Pacific Fibre shuts down
- — 31 July, 2012 22:00
The company that planned to build a 13,000km fibre-optic cable to Australia, thereby improving internet speeds and costs in New Zealand, has shut down.
The board of Pacific Fibre today "resolved to cease operations", because the company had not been able to raise the funds required to complete the project.
“A 13,000km cable is clearly an audacious thing to try and do. We were fortunate to find supportive shareholders, fantastic staff and early customer support from the likes of REANNZ and Vodafone,” Pacific Fibre chairman and Trade Me founder Sam Morgan said.
“We’ve spent millions of shareholder funds trying to get this done and despite getting some good investor support we have not been able to find the level of investment required in New Zealand initially and more broadly offshore.”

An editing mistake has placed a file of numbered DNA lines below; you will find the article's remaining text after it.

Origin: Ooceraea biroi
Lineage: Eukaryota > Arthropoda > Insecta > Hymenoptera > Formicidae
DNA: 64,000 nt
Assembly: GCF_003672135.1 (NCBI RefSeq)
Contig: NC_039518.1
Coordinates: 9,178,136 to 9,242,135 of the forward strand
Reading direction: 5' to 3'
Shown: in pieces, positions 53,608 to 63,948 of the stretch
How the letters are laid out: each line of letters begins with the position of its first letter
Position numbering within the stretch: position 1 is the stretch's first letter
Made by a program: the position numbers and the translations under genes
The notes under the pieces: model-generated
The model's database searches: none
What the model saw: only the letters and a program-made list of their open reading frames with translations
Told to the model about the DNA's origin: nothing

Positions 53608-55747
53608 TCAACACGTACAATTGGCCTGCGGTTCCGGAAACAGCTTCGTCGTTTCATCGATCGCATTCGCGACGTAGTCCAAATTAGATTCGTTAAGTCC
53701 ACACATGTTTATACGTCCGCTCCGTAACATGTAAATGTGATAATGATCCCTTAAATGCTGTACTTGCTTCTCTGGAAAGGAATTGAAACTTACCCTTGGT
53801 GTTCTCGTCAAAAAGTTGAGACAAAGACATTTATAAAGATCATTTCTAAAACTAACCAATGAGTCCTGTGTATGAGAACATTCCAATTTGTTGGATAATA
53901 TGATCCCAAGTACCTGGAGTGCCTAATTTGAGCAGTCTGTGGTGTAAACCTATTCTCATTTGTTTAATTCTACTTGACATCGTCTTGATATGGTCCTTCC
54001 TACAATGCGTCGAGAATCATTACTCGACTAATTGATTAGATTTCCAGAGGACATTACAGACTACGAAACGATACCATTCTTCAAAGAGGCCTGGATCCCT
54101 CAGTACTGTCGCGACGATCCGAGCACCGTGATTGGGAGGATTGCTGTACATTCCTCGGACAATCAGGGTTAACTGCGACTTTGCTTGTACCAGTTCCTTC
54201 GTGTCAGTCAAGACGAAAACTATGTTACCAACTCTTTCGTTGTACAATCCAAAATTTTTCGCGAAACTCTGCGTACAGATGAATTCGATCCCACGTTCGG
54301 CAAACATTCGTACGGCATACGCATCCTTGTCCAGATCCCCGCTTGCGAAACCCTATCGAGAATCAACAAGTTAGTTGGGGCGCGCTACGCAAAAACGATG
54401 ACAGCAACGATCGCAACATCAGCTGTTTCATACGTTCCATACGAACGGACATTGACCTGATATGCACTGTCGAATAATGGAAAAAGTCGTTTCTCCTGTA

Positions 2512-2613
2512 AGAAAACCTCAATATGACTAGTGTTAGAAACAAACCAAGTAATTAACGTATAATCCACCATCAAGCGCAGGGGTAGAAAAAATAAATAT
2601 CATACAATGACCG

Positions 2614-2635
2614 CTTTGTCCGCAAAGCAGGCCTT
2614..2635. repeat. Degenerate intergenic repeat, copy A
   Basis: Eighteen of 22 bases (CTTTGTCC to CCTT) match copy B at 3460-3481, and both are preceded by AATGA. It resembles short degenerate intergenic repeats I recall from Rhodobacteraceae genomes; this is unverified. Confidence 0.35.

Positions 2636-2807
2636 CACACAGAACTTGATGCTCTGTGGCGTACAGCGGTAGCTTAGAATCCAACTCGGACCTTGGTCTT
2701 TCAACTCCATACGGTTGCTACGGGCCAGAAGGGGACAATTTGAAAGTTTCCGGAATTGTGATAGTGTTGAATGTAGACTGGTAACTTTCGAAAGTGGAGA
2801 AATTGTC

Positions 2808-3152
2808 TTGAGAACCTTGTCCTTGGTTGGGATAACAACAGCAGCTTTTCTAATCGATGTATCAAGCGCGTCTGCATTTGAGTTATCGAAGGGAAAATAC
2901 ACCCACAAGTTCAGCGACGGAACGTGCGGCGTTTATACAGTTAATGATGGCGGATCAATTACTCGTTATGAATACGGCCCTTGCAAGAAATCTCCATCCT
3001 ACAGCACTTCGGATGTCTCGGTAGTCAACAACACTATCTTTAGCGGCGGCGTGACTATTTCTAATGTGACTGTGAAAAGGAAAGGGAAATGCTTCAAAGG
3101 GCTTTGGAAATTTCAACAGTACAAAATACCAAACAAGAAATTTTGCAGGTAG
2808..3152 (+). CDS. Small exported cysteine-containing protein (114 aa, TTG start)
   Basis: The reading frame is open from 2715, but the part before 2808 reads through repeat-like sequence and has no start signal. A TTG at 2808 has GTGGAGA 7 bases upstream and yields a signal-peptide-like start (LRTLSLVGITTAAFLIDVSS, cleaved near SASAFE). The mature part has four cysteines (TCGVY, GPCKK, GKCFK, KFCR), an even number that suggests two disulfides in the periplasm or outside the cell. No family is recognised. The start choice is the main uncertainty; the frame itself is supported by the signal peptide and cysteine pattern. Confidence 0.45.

Morgan said everyone at the company was "hugely disappointed" that the company had not been able to finish its project.
Pacific Fibre co-founder Rod Drury said he could not see why the Government was investing in ultra-fast broadband until the price of international bandwidth was greatly reduced - something the company had planned to do.
"The high cost of broadband in New Zealand makes it hard to connect globally and it is this market failure, not a technical failure, that we tried hard to solve,” Drury said.
Pacific Fibre launched in March 2010.